Chemical And Biological Characterization Of A Locally Grown Ganoderma Species


How Kam Chiong




Ganoderma species, basidiospore, phytochemical content, antibacterial activity, antifungal activity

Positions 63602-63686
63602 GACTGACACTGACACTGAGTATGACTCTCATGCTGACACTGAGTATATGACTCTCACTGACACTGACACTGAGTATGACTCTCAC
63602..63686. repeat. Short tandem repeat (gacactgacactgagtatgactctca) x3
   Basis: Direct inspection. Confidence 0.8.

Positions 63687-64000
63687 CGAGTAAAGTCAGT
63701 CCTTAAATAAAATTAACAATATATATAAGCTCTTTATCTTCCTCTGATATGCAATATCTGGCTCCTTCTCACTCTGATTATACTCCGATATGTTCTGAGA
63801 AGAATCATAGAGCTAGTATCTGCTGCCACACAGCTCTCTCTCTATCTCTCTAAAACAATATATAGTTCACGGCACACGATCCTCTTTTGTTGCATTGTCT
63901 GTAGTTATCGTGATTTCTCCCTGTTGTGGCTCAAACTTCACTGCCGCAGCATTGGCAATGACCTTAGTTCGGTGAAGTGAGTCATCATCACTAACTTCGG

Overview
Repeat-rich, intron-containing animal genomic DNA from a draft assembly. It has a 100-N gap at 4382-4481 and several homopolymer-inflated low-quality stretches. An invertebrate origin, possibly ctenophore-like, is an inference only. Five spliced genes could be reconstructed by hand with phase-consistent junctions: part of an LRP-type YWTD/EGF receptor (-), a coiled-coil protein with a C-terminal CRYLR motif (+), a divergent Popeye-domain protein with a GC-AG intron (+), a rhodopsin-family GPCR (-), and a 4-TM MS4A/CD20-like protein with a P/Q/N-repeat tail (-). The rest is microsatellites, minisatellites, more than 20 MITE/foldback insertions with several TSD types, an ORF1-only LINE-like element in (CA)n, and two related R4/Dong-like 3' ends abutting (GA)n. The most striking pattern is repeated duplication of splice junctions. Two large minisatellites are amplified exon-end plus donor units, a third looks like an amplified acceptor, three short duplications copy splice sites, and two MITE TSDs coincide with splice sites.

Two locally grown Ganoderma species obtained from a mushroom farm in Semenyih, Malaysia were tentatively identified as G. tsugae and G. lucidum based on the morphology of basidiospores and cultural characteristics. Basidiospores of G. tsugae were 'rough' walled and had broad inter-wall pillars. Isolates of G. tsugae do not produce chlamydospores or primordia in culture and had an average growth rate of 6.8 mm/day at the optimal temperature range of 33-37°C. In contrast, the basidiospores of G lucidum appeared 'smooth' walled, characterized by narrow, numerous inter-wall pillars. Isolates of G. lucidum produce chlamydospores and primordia in culture and had a higher average growth rate of 11.8 mm/day at a lower optimal temperature range between 28-33°C as compared to G. tsugae. The fruit body of G. tsugae was investigated for its phytochemical content. Extraction followed by repeat chromatography of the hexane and methanol crude extracts resulted in the isolation of four compounds. The elucidation of structures were carried out by various spectroscopic methods. Terpenoids content were found to be present in the highest levels, followed by alkaloids, saponins and flavonoids. Chemically guided fractionations based on TLC patterns of terpenoids allowed four compounds (GM 1.1, GM 2.2, GM 3.6.5  and GM4.3) to be isolated from the hexane crude extract. These compounds were identified as stellasterol (GM 3.6.5), ergosterol (GM 4.3), di-(2-ethylhexyl) phthalate (DEHP) and a new brominated ergosta-type sterol (GM 1.1) All the fractions collected from chromatography of both hexane and methanol crude, together with the four isolated compounds were used to test for antibacterial and antifungal activity. Using 6mm-paper disc diffusion method, all fractions showed weak (7.0 to 8.9 mm) to moderate (9.0 to 10.9 mm) activity against one or more of the test microorganisms. Candida albicans was the most susceptible organism, with 35% of the fractions showing moderate activity against this opportunistic pathogen. DEHP showed a moderate broad-spectrum inhibition against the Gram-positive bacteria, Bacillus cereus and Bacillus subtilis and two fungi, Candida albicans and Schizosaccharomyces pombe. The other three ergosta-type sterols only exhibited mild activity against one or more of the test microorganism. Based on the results obtained, the occurrences of the isolated compounds were discussed.